Tissue damage plasma source to open cosmetic treatments door

By Michelle Yeomans contact

- Last updated on GMT

Tissue damage plasma source to open cosmetic treatments door
Scientists at the University of Notre Dame, Indiana say inducing biological tissue damage with an atmospheric pressure plasma source could open the door to cosmetics applications.

Under the supervision of the University's Associate Professor Sylwia Ptasinska, Xu Han and colleagues conducted a quantitative and qualitative study of the different types of DNA damage induced by atmospheric pressure plasma exposure.

Specifically, it is understanding the interaction of so-called atmospheric pressure plasma jets with biological tissues that could help various industries. 

Although the paper is published in the European Physical Journal as part of a special issue on nanoscale insights into Ion Beam Cancer Therapy, the scientists hope the approach could ultimately lead to devising alternative tools for skin diseases, chronic wounds and cosmetics treatments too.

The leading supervisor Ptasinska told CosmeticsDesign-Europe.com that this type of plasma can work in beauty treatments in that it can easily remove numerous layers of skin during treatment and that there has already been some studies conducted on the skin for the removal of dark spots for example.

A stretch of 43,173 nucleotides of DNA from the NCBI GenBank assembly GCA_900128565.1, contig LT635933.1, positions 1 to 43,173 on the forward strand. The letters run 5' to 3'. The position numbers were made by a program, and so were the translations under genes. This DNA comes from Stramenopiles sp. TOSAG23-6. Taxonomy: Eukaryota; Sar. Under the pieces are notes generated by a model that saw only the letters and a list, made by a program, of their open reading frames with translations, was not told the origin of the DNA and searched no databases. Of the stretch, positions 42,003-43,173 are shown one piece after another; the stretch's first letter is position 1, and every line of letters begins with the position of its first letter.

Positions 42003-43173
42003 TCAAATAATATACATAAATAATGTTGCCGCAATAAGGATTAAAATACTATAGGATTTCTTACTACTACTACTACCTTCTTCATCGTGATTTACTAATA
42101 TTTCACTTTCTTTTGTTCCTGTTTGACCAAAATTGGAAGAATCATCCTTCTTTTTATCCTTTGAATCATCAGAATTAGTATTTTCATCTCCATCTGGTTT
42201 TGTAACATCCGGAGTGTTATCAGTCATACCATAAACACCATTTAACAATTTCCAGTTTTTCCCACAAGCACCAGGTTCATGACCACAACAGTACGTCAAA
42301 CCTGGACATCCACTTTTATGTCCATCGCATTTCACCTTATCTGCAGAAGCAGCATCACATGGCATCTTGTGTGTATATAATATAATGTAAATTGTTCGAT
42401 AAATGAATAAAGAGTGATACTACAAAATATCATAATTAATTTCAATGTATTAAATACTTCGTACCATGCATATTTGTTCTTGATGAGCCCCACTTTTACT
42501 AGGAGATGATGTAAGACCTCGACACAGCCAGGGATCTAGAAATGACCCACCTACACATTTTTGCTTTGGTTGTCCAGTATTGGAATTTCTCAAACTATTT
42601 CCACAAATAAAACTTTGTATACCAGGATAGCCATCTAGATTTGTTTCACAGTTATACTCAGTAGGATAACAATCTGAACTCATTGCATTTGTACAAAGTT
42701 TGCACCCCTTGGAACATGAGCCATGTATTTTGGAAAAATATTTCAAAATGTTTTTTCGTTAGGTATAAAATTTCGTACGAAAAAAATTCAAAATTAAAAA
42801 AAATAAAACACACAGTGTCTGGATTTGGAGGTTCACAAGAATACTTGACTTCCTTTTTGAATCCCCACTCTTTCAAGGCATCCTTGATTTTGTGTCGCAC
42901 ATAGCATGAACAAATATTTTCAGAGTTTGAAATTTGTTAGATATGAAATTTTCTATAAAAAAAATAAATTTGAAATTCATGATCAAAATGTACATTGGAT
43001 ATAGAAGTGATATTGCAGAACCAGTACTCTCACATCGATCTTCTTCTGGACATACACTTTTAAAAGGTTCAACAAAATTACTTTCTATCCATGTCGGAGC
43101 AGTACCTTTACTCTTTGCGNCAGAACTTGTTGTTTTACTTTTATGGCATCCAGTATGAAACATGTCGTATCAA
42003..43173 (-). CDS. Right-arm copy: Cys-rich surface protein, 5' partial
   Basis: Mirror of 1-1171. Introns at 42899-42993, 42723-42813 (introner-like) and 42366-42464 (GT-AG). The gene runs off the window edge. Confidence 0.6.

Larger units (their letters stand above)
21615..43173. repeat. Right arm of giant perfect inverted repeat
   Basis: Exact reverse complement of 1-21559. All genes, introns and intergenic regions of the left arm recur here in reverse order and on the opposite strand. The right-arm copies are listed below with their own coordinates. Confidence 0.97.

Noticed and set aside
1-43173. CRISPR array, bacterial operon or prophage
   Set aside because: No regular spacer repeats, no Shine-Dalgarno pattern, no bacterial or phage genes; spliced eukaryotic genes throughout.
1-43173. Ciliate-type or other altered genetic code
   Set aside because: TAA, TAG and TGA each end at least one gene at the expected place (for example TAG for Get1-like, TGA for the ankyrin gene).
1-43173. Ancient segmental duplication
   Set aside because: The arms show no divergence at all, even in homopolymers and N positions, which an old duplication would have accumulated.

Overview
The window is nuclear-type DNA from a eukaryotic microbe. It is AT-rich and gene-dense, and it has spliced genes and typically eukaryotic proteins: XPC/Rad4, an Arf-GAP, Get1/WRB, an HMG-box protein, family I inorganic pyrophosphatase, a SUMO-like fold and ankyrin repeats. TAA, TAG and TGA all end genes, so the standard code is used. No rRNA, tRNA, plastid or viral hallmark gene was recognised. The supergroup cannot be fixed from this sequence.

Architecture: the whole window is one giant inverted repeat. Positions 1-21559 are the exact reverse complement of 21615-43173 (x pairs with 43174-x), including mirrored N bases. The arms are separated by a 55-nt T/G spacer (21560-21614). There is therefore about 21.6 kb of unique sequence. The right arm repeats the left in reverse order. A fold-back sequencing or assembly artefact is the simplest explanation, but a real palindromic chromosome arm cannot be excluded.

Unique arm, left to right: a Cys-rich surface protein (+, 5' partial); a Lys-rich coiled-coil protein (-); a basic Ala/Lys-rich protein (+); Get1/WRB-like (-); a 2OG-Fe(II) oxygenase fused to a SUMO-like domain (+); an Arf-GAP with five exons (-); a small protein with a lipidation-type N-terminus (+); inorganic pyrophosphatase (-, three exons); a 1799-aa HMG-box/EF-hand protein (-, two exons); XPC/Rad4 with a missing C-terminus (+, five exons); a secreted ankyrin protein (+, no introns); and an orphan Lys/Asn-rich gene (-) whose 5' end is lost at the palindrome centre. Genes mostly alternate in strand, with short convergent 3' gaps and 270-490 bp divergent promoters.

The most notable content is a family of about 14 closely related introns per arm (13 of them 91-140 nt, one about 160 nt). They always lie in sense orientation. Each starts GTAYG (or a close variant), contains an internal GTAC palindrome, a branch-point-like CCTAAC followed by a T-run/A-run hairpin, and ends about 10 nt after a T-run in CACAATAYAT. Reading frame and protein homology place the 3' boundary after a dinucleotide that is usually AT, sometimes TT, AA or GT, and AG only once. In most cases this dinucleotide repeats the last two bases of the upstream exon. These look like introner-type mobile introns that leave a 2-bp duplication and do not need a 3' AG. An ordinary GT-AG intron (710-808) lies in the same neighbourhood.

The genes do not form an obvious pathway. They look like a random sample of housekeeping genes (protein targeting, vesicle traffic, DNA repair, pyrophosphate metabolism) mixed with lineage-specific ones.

The  'agarose gel electrophoresis' method

The team set out to investigate the DNA damage from the so-called non-thermal Atmospheric Pressure Plasma Jet (APPJ), and adopted a common technique used in biochemistry, called agarose gel electrophoresis.

Under two conditions of the helium plasma source with different parameters of electric pulses, the scientists then studied the nature and level of DNA damage by plasma species, so-called reactive radicals.

They also identified the effect of water on DNA damage. To do so, they examined the role of reactive radicals involved in DNA damage processes occurring in an aqueous environment before comparing them to previous results obtained in dry DNA samples.

Xu Han and colleagues say the next step now will involve investigating plasma made from helium mixtures with different molecular ratios of other gases, such as oxygen, nitrous oxide, carbon dioxide and steam, under different plasma source conditions. 

Full bibliographic information: ​X.Han, W. A. Cantrell, E. E. Escobar and S. Ptasinska (2014), Plasmid DNA damage induced by induced by Helium Atmospheric Pressure Plasma Jet, European Physical Journal D, DOI 10.1140/epjd/e2014-40753-y

For more information: www.epj.org.

Related topics: Formulation & Science, Skin Care

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